The Twisted Sister album was a gem and I loved that. And, now, for something
completely different… I really want to read Jon‘s take on this and read what Eugene has to say about this since he’s already told us a bit about it in our “off screen” discussions. So, here’s the latest Eugeology entry:
#13 – Masters of Reality by Masters of Reality.
This is a tale of two (or nine, technically) listens. There’s the first listen, in which I thought this was every bit as bad as listening to the Velvet Underground (and we know I hate listening to VU). Then there’s the subsequent listens in which I found myself singing along with increasing frequency and, much to my chagrin, singing even when I wasn’t listening to it. Every ounce of me wants to not like this, because it’s somewhat amateurish and heavy in the boogie blues crap that I can’t stand. But, common sense aside, I really do like it. There. I said it.
More of why I shouldn’t like it: It sounds like Rage Against the Machine, and at times, Fats Domino, music mixed with Neil Young or Sublime vocals. I don’t really care for any of that. Vocalist Chris Goss dips between quivering and unsure sounding vocals to power-laden pipes. I don’t get it, sometimes. But, dang it… it works, here.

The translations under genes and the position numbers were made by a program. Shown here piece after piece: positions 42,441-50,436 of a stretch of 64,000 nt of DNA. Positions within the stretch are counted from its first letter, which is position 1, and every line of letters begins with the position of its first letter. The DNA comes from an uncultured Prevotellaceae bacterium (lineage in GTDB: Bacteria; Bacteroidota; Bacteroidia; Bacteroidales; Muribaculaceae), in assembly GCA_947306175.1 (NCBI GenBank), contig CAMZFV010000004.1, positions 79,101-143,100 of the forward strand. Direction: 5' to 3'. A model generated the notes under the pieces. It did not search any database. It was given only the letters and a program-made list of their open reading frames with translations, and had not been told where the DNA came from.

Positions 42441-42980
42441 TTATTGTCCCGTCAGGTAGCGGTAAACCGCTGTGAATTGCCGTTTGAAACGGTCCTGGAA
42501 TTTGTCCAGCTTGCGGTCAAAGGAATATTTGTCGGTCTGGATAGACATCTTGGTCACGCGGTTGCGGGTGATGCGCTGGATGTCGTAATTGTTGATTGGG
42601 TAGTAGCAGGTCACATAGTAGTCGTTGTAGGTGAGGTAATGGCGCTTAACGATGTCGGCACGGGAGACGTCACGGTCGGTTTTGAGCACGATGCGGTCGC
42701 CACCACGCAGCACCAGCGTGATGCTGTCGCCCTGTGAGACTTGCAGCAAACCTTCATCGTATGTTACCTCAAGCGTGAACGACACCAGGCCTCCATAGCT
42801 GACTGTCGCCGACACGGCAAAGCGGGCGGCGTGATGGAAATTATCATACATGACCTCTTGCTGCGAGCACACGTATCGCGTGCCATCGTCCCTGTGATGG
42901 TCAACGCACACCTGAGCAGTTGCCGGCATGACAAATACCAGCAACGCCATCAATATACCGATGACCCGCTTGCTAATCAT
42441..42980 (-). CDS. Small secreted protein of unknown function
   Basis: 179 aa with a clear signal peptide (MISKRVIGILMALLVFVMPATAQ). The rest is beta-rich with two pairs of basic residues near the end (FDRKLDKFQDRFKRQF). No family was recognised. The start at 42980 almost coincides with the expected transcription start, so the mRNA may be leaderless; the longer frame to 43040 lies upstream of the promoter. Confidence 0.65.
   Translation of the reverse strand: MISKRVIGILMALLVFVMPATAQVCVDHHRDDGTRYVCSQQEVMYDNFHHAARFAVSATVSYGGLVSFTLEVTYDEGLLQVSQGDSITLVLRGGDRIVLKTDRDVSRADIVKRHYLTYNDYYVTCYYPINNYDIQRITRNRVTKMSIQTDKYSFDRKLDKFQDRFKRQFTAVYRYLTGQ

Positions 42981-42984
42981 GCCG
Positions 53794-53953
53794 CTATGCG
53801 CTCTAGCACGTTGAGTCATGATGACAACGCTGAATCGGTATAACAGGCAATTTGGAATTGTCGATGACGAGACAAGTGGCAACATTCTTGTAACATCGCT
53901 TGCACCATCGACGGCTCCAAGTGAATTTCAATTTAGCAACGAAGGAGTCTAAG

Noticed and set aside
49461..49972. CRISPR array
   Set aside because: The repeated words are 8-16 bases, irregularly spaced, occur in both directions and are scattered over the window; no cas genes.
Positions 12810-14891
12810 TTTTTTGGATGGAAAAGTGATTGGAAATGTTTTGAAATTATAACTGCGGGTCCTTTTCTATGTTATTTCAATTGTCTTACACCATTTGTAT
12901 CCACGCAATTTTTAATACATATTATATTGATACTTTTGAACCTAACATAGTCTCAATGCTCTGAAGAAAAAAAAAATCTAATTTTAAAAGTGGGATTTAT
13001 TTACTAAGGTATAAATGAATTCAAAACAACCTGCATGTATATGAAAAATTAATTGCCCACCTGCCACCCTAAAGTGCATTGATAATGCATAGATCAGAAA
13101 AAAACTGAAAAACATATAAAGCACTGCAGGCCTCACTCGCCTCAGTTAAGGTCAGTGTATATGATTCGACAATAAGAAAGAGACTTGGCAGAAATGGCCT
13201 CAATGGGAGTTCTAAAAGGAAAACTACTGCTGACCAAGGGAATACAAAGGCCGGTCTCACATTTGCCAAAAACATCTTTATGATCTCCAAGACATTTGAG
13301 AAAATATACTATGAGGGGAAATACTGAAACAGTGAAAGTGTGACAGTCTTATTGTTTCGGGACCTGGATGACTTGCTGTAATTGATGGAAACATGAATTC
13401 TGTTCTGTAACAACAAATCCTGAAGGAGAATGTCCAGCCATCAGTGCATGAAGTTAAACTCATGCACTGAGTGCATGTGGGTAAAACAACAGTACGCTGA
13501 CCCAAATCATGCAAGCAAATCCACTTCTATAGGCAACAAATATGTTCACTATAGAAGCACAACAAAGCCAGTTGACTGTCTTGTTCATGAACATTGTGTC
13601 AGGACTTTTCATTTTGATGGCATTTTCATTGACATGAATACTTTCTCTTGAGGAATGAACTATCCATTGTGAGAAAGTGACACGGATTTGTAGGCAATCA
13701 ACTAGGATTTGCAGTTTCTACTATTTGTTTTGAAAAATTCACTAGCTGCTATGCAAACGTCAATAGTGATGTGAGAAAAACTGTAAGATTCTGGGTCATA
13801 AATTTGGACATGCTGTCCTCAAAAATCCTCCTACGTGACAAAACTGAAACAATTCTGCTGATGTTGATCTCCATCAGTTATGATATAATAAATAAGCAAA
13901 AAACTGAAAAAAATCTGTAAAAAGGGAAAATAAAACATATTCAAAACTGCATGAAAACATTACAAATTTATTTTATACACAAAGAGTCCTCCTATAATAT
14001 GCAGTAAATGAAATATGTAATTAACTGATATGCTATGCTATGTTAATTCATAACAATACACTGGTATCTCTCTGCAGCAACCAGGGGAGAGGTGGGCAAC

There’s grooves and jams. Heavy guitars one minute and blues piano the next. Riffs in and Gothic choruses out. There’s also some of the oddest harmonies you’ll hear in a record in this genre. But, again, it just works. I don’t get it. I get the music, I just don’t get how it works so well. This album is an anomaly to me, truly.
In the eight and ninth times I listened to this album, I listened with headphones and really got a lot more spread and depth from the production, which is Rick Rubin and while I’m not really a fan of his, he does good work. The bass work of John Endieveri, or Googe as he’s known, is conspicuous in the headphones. It was just “there” listening without headphones. The drums are heavy and steady; kudos Vinnie Ludovico. Rubin got that drum tone right. It’s in your face and prominent. I really like the ethereal guitar work of Tim Harrington. I may even like that more than his out-front leads, which are pretty righteous throughout, especially the whammy work on “Kill the King.”
My faves on the album, for whatever reasons, are “Candy Girl,” “Doraldina’s Prophecies” (which wasn’t on the original pressing), “John Brown,” “Theme for the Scientist of the Invisible,” “Domino” and “Kill the King.” There are a few I don’t care for: “Magical Spell,” “Gettin’ High” and “The Eyes of Texas.” They’re tolerable, though. “Domino” has a chorus that reminds me of something else and it’s right on the tips of my fingers but I can’t figure it out. It’s reminiscent of something that The BCPF listens to, I think, but I can’t figure it out, at all.
Overall, yeah, I have to admit that I like the album. I don’t love it, but I like it. I mean, I did listen to it, now… 10 times… What say he, Jon and Eug?
Until tomorrow, same blog channel…
“Don’t she look good? Don’t she look fine? She needs to be picked like fruit off the vine. Ain’t she got class? Ain’t she got style? She’s got the right ass. Butt all the while.” – “Magical Spell” (Goss/Harrington)